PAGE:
A strategic leader understands his or her company’s mission, possesses a vision and a plan for realizing it, and can execute.
In its simplest form, a strategy is a roadmap of specific steps or actions that will take you from your current state to your desired future state. The further out your vision takes you, the more difficult it is to contemplate the various aspects of that roadmap and, therefore, the more strategic it must be. Yet being strategic is actually pretty straight forward. It is a step in a process. It’s not about sitting in an ivory tower and thinking big, crazy ideas. And it’s not a personal characteristic like being tall or having a fun personality. Being strategic is an action, not a state of being. In fact, I don’t think that you should ever say someone is strategic; I think that you can simply say that you are being strategic, which is to say that you are actively engaged in executing this process.
I believe that anyone can be strategic. It is simply a matter of choosing to explicitly go through this process. Ask yourself, What is my purpose? Why am I here? What value do I provide and to whom? From that context, where am I going? Where does my organization need to go to fulfill that purpose? With that destination in mind, what do I need to be doing to get there? What will it require? That’s being strategic. And it doesn’t require a crystal ball. However, there is one more question you must ask yourself if you want to be a strategic leader.
Can You Execute?
A strategy is worthless if it does not get executed. A strategy fails if it does not lead you to the vision that it was designed to realize. To be strategic is to be focused on realizing that vision. It’s not about “thinking outside of the box” or being a “big idea person” unless that type of freewheeling, open thinking is required to help you reach your vision. Most of the time, though, it isn’t. In most cases, the most powerful strategies are, in fact, the simplest. They are not elaborate, intricate plans that require everything to go just right in order to succeed. The most powerful strategies are often the simplest because the simplest strategies are the ones most likely to be flawlessly executed.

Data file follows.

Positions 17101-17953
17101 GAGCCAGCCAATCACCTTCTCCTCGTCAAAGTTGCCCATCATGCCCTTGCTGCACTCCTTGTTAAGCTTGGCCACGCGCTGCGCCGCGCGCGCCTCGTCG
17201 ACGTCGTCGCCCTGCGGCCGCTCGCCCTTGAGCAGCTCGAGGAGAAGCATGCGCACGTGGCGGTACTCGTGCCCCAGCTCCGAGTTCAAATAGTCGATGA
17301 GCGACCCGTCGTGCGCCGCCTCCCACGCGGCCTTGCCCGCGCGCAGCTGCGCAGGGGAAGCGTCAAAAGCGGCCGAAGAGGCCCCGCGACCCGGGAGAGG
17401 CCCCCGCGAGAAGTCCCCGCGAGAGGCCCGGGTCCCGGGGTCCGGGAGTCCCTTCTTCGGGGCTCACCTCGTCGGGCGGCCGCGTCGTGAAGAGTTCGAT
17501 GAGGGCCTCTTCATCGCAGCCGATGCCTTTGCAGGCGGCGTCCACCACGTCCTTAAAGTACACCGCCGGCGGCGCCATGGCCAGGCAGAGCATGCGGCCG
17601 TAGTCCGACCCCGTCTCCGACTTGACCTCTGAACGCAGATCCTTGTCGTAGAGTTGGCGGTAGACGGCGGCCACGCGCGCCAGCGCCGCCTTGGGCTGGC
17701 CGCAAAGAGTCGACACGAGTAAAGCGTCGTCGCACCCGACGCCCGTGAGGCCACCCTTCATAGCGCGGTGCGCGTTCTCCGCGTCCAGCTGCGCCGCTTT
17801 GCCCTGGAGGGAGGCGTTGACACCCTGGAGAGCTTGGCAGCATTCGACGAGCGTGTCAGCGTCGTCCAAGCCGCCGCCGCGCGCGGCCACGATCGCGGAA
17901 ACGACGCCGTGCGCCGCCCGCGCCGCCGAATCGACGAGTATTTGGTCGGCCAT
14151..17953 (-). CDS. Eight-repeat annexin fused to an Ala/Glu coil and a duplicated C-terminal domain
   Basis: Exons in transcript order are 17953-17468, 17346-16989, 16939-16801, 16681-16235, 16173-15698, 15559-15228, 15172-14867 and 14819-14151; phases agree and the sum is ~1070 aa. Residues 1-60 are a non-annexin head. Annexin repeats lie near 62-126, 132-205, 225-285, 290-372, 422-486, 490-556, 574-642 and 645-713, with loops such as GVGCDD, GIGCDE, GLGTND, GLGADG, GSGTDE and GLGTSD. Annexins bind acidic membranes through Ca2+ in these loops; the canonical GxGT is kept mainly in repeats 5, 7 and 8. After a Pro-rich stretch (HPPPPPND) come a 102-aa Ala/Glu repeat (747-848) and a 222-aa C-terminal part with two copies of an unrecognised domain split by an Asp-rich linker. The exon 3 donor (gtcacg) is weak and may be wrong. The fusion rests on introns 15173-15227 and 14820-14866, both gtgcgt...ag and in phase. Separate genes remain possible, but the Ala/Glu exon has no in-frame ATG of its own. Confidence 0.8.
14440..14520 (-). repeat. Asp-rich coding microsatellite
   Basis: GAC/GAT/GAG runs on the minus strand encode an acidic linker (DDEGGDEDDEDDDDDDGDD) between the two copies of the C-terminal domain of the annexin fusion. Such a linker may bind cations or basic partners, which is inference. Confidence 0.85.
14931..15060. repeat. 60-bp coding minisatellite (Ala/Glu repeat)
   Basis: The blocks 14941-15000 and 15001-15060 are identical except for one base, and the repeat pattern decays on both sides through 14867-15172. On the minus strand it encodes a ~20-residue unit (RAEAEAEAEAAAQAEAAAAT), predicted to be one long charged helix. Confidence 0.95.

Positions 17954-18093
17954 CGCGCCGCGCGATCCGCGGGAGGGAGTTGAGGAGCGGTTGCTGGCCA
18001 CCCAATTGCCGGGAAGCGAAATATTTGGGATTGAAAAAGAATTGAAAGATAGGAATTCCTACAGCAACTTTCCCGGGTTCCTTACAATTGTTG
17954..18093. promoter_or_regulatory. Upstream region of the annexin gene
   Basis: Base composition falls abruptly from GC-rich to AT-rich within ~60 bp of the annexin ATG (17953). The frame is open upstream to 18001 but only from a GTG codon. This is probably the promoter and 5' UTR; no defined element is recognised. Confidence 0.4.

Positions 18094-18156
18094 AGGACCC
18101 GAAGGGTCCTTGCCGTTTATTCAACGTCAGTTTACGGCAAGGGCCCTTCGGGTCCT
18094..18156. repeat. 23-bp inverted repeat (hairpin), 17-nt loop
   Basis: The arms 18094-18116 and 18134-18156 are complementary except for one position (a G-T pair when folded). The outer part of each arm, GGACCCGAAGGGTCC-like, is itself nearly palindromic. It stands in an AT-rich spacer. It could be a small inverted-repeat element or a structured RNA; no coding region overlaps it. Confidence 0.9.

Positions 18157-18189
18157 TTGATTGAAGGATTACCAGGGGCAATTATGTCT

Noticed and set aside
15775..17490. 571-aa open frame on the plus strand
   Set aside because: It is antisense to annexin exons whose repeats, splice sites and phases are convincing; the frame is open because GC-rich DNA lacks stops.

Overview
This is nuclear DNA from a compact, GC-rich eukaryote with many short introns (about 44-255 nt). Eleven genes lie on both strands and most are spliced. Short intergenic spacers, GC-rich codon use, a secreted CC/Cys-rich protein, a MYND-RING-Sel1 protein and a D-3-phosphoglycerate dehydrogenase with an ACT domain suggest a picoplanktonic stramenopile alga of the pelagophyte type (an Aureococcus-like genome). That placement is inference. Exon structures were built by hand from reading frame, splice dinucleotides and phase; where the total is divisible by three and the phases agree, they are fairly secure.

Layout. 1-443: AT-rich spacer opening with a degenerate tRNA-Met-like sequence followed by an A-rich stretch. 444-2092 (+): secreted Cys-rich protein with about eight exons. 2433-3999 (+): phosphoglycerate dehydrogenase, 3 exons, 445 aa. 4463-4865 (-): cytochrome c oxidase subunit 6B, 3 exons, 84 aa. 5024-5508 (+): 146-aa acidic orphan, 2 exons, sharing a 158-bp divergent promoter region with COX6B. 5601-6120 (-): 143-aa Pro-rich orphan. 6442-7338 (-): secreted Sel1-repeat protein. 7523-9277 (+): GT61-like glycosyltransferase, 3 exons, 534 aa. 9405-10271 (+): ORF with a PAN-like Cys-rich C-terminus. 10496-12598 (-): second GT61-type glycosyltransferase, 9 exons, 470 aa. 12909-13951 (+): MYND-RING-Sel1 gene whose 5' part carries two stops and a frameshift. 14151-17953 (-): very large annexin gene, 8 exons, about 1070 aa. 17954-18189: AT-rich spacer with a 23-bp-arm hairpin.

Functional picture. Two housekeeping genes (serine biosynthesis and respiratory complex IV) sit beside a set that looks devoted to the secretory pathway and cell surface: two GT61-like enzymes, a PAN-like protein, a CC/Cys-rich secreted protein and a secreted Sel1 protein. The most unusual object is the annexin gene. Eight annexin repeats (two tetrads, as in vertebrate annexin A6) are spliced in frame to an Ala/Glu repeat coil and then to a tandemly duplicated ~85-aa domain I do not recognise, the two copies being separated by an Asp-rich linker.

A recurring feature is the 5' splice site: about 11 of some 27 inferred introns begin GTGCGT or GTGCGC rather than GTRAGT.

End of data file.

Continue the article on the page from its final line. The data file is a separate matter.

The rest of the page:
If you cannot connect the dots between the “what” of a strategy and the “how” of an execution plan, you will never be a strategic leader. You will simply be a person with a lot of really good ideas. But, frankly, we have enough of those people. What we need are leaders who can see the future, devise strategies to take us there and create simple execution plans that we all can use to get the job done. That’s what it means to be strategic. And that’s what we need in every IT leader as we enter this new era for IT organizations.
About the Author
Charles Araujo is the founder and CEO of The IT Transformation Institute, which is dedicated to helping IT leaders transform their teams into customer-focused, value-driven learning organizations. He is the author of the book The Quantum Age of IT: Why Everything You Know About IT is About to Change, is presently at work on two new books. Araujo is also the creator of DeepRoots, an organizational change methodology designed for IT teams. He frequently speaks and writes on a wide range of subjects related to his vision of the future of IT. You can follow him on Twitter as @charlesaraujo.
This article was originally published on 04-03-2013